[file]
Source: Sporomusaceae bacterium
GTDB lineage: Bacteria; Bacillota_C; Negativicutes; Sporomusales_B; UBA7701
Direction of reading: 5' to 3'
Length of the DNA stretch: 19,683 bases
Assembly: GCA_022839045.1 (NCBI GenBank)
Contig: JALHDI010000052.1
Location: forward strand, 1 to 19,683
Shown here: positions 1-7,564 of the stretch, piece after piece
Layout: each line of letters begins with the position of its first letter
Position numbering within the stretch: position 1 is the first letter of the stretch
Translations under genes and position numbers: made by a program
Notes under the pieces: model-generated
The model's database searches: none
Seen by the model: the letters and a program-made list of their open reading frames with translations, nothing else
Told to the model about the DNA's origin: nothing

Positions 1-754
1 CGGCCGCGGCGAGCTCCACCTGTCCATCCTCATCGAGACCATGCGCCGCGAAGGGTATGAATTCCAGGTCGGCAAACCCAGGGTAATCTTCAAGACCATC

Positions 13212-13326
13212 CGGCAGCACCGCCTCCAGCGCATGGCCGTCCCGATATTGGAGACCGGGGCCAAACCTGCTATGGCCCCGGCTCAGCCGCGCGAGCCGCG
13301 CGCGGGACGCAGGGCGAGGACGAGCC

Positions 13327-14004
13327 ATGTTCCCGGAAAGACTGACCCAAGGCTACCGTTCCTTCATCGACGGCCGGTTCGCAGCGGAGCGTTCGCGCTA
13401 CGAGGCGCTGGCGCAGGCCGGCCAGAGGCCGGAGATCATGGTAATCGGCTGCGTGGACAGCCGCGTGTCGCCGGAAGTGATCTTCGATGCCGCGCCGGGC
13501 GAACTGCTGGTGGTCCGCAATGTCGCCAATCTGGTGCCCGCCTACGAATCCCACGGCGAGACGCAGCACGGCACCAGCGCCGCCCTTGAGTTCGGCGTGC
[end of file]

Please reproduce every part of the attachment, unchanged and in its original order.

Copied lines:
Source: Sporomusaceae bacterium
GTDB lineage: Bacteria; Bacillota_C; Negativicutes; Sporomusales_B; UBA7701
Direction of reading: 5' to 3'
Length of the DNA stretch: 19,683 bases
Assembly: GCA_022839045.1 (NCBI GenBank)
Contig: JALHDI010000052.1
Location: forward strand, 1 to 19,683
Shown here: positions 1-7,564 of the stretch, piece after piece
Layout: each line of letters begins with the position of its first letter
Position numbering within the stretch: position 1 is the first letter of the stretch
Translations under genes and position numbers: made by a program
Notes under the pieces: model-generated
The model's database searches: none
Seen by the model: the letters and a program-made list of their open reading frames with translations, nothing else
Told to the model about the DNA's origin: nothing

Positions 1-754
1 CGGCCGCGGCGAGCTCCACCTGTCCATCCTCATCGAGACCATGCGCCGCGAAGGGTATGAATTCCAGGTCGGCAAACCCAGGGTAATCTTCAAGACCATC

Positions 13212-13326
13212 CGGCAGCACCGCCTCCAGCGCATGGCCGTCCCGATATTGGAGACCGGGGCCAAACCTGCTATGGCCCCGGCTCAGCCGCGCGAGCCGCG
13301 CGCGGGACGCAGGGCGAGGACGAGCC

Positions 13327-14004
13327 ATGTTCCCGGAAAGACTGACCCAAGGCTACCGTTCCTTCATCGACGGCCGGTTCGCAGCGGAGCGTTCGCGCTA
13401 CGAGGCGCTGGCGCAGGCCGGCCAGAGGCCGGAGATCATGGTAATCGGCTGCGTGGACAGCCGCGTGTCGCCGGAAGTGATCTTCGATGCCGCGCCGGGC
13501 GAACTGCTGGTGGTCCGCAATGTCGCCAATCTGGTGCCCGCCTACGAATCCCACGGCGAGACGCAGCACGGCACCAGCGCCGCCCTTGAGTTCGGCGTGC